This blog is about what I call one of my very favorite products that has been around for quite some time now and I have been working with. Though I do hear people and companies using it, it’s still not a high number of companies using it.
In 2007 the product called Provision Networks Virtual Access Suite was acquired by Quest Software. After a couple of years Quest Software was acquired by Dell, Wyse was acquired by Dell and the product has renamed to Wyse vWorkspace. Though the name has changed a couple of months during the 7.x period, they luckily kept the name vWorkspace.
I have done a couple of projects with vWorkspace version 6.x, 7.x, 8.x. Now version 8.5 of vWorkspace is the latest version. Version 8.6 is on its way with some great new features, but they will discussed later.
Why I personally really love this product, is because it is
- Easy to setup,
- Has lots of possibilities,
- Is very flexible
- Is easy scalable
- They do have great and skilled support team
- And last but not least: fits almost in every budget!
In this blog I will show how easy it is setting up Wyse vWorkspace 8.5, which was released December 2014.
First, ofcourse I had to register myself, but luckily I still was, so after logging in to me Dell Account, I was able to download the Wyse vWorkspace zip file of nearly 1,8 GB and the installation and release manuals. Though not hard to install, still useful to read. Especially the first time installing a new version.
I used two Microsoft Windows 2012 R2 Servers in my lab setup:
- 1 Domain Controller;
- 1 Brokering machine hat also functions as a SQL server as well.
After unzipping the file vWorkspace_X64_8.5.307.1955.zip there’s a file called start.exe in the root of the folder. Start it and the Wyse vWorkspace installation screen will appear.
After pressing Install all the requirements were being checked. On the machine I used, Microsoft .Net 4.5 was installed yet and I am able to install it.
On the Welcome screen, press Next.
On the License Agreement screen, press I accept the terms in the license agreement and then press Next.
Fill out the User Name and Organization Name and press Next.
I selected Advanced to show some roles and features that can be installed.
For this time I selected three roles, but more roles can be choosen for each server to be used.
A Web Access portal website will not be created this time, so just press Next.
As this is a simple lab setup, a SQL Server Express Edition setup will be choosen and Next will be pressed.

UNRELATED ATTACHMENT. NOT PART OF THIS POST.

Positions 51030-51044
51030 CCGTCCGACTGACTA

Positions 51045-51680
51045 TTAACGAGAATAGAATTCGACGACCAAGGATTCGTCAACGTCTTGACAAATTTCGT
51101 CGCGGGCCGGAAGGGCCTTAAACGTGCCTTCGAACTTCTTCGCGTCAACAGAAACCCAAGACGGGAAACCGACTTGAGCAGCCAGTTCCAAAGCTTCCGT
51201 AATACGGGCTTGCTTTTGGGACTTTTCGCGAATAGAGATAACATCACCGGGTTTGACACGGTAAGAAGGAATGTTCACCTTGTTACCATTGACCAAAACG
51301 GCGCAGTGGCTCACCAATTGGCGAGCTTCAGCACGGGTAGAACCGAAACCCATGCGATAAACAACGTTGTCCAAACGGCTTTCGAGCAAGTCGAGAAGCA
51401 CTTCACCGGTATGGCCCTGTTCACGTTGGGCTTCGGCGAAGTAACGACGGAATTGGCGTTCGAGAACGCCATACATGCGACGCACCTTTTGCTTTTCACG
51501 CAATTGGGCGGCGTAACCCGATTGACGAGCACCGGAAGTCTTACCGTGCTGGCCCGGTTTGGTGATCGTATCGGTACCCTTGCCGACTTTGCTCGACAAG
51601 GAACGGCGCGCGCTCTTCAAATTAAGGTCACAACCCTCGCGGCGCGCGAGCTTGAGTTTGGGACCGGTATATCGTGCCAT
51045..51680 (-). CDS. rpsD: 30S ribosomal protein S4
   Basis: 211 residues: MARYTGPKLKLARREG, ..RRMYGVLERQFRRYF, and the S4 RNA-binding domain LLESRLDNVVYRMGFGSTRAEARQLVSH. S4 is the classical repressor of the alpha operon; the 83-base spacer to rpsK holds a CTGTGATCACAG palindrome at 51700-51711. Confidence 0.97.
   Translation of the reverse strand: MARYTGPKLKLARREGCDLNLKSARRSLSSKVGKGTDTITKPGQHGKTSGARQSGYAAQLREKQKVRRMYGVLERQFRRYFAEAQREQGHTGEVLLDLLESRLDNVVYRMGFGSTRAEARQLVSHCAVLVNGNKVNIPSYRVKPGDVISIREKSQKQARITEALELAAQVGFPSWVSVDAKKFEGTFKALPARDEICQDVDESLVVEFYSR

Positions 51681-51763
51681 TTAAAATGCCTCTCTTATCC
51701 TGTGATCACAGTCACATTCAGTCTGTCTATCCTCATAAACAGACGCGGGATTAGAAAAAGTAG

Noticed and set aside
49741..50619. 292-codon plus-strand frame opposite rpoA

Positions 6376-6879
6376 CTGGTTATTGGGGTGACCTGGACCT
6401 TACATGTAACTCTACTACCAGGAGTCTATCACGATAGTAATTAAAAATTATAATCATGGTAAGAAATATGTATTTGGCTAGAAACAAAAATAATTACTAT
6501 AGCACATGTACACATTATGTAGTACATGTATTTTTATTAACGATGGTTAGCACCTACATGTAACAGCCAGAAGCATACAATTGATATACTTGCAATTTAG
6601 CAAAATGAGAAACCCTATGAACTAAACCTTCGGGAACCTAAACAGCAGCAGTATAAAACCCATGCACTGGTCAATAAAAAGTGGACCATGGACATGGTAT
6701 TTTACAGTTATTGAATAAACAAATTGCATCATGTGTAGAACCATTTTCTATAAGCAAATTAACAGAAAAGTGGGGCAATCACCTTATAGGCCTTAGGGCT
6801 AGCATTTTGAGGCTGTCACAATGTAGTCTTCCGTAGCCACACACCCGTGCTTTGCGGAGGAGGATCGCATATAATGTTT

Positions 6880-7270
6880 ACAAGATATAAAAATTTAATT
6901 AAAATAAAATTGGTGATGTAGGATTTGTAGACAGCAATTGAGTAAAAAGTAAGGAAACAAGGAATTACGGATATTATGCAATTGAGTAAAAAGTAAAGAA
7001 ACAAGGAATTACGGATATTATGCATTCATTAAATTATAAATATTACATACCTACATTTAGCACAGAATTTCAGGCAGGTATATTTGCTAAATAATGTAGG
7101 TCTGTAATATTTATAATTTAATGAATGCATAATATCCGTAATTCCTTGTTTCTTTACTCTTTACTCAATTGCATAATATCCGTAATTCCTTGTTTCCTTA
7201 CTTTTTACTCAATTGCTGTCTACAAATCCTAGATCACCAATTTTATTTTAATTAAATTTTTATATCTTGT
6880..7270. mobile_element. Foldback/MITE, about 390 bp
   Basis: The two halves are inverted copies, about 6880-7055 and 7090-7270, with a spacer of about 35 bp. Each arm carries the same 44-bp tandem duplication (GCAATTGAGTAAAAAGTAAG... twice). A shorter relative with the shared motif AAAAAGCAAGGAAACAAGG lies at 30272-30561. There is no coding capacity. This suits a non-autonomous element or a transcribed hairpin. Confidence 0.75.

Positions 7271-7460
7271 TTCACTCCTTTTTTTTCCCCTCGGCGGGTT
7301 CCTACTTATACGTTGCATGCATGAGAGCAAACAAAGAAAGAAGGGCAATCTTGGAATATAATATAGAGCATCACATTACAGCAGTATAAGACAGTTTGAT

As also some Microsoft .Net 3.5 features are being used, adding the .NET Framework 3.5 features of the native Windows Server 2012R2 have to be installed.
Select the.NET Framework Features and press Install.
After installing the features, press Close.
Next, in the Database Management Configuration screen, keep the proposed settings, but change the sa and pnadmin password and after that press Next. Besides SQL Express, als J2SE will be installed before vWorkspace is being installed.
After the installation finishes, the following message will appear.
It’s highly recommended to download any mandatory hotfixes!
When I pressed Yes, no fixes were able available.
Pres Yes to reboot the server.
After rebooting the server and logging in again, as you can see two shortcuts have been created on the user’s desktop:
- vWorkspace Management Console (for management of the vWorkspace SBC/VDI farm);
- Web Access Site Manager (for the very easy creation of vWorkspace Web Access portals wth apps and (virtual) desktops).
When pressing the vWorkspace Management Console shortcut, a messae will appear stating to insert the licensing information.
Press Add License to add a license and the press Close.
Of course we only do not want to participate at this time. Select this and your country or region and press OK.
With the Quick Start Wizard, a couple of guided processes of creating a vWorkspace environment can be used. Press Close as this will be done at a later time.
The vWorkspace Management Console will be shown.
As you can see: one magnificent Management Console. All components that can and need to be managed are shown in one console:
- The vWorkspace locations (the locations you have to manage);
- The VDI connection brokers (a list with servers able to offer brokering services);
- The SBC session brokers (a list with servers able to offer session brokering services);
- The virtualization hosts (Microsoft SCVMM, VMware vCenter, Microsoft Hyper-V, Parellels Virtuozzo);
- The targets (which can be users, groups of users, OU’s, devices, ip ranges or targets based on access rules);
- Connectors (the clients of vWorkspace that can be installed and managed to access vWorkspace resources);
- User Environment Management (for managing a user’s environment);
- User Profile Management (for managing a user’s profile);
- Packaged Applications (for adding, deplying and managing Microsoft MSI or App-V packages);
- Load Balancing rules based on several items like CPU usage, memory usage, sessions and so on;
- Web Access (for creating flexible and highly customizable Web Portals for delivering applications and (virtual) desktops from any device);
- Monitoring and Diagnostics (for monitoring the virtual environment);
- Reporting features (for anyone who wants to knows on papers what’s happening within the vWorkspace Environment).
Now everything can be set up to build a virtual environment of anyone’s needs. Happy building! I will build some environments in one of my upcoming blogs.